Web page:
After a significant amount of additional research and some initial difficulties in actually getting my thoughts down on paper, my book project, Evolutionary Social Theory is now well underway, with two draft chapters essentially complete. I have an official contract with Routledge and I’m working on a two year timeline with a goal of approximately 200 pages and eight chapters altogether. I now have two nearly complete chapters and a rough outline of the third, which will complete Part I of the book. Below, I give a summary of where the project is heading now and provide some detail on the first two chapters.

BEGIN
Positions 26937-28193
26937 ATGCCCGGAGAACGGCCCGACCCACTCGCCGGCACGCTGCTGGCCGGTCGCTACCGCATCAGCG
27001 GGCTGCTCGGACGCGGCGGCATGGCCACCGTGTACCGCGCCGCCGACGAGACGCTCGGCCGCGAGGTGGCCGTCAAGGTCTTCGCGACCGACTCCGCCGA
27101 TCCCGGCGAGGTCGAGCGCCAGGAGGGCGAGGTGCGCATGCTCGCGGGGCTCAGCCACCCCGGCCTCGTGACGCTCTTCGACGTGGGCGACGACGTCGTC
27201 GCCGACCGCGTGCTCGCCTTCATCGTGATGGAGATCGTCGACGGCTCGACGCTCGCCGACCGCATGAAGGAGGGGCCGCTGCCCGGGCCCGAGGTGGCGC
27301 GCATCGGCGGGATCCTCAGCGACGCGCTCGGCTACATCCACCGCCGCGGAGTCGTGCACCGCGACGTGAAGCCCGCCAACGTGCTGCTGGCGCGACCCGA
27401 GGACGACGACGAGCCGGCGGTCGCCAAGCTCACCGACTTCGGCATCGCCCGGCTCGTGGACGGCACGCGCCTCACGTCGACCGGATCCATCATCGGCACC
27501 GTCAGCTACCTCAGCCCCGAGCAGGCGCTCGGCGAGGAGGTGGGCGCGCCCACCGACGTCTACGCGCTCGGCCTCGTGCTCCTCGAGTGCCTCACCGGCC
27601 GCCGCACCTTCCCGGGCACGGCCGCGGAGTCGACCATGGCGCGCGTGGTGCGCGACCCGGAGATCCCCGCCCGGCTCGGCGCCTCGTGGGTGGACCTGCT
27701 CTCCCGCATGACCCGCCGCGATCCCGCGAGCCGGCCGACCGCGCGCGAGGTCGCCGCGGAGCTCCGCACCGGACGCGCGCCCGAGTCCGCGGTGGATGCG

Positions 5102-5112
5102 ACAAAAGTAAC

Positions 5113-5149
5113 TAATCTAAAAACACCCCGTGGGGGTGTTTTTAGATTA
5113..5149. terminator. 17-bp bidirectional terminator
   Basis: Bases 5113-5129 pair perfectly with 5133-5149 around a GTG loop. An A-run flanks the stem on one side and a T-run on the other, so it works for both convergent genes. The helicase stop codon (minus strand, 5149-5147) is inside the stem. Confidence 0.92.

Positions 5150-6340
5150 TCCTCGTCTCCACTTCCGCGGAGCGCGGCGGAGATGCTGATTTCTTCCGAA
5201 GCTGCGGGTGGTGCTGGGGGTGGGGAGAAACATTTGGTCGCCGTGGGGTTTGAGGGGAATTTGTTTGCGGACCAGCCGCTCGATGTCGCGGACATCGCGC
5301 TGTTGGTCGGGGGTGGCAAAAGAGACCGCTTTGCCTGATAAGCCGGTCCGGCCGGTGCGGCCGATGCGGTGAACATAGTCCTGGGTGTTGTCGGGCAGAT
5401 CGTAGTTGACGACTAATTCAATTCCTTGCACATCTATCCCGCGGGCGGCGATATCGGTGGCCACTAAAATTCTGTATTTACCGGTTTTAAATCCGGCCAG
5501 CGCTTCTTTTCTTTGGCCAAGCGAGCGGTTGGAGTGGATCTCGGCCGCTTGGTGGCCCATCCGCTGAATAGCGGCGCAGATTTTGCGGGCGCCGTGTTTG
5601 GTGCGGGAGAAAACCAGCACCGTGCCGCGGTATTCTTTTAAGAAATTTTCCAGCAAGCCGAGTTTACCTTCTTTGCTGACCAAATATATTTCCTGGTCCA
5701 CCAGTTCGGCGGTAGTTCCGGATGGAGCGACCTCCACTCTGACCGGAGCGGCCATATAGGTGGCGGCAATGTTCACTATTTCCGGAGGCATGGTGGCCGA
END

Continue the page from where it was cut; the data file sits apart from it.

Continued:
I’ve rethought the project significantly from how I first envisioned it. When I first began the project I had conceived of the structure of the book as a comparison of three paradigms in economics, Marxist, Original Institutionalist and New Institutionalist. Over the years, I’ve become less enamored with the approaches of Kuhn and Lakatos, and consequently with paradigm and research program comparisons and more convinced that evolutionary economics should not be separated from a broader evolutionary approach to social theory in general. I’ve reoriented the project in two ways:
- by addressing the literature on social evolution outside of economics;
- by tying evolutionary theory, broadly defined to evaluation of empirical issues.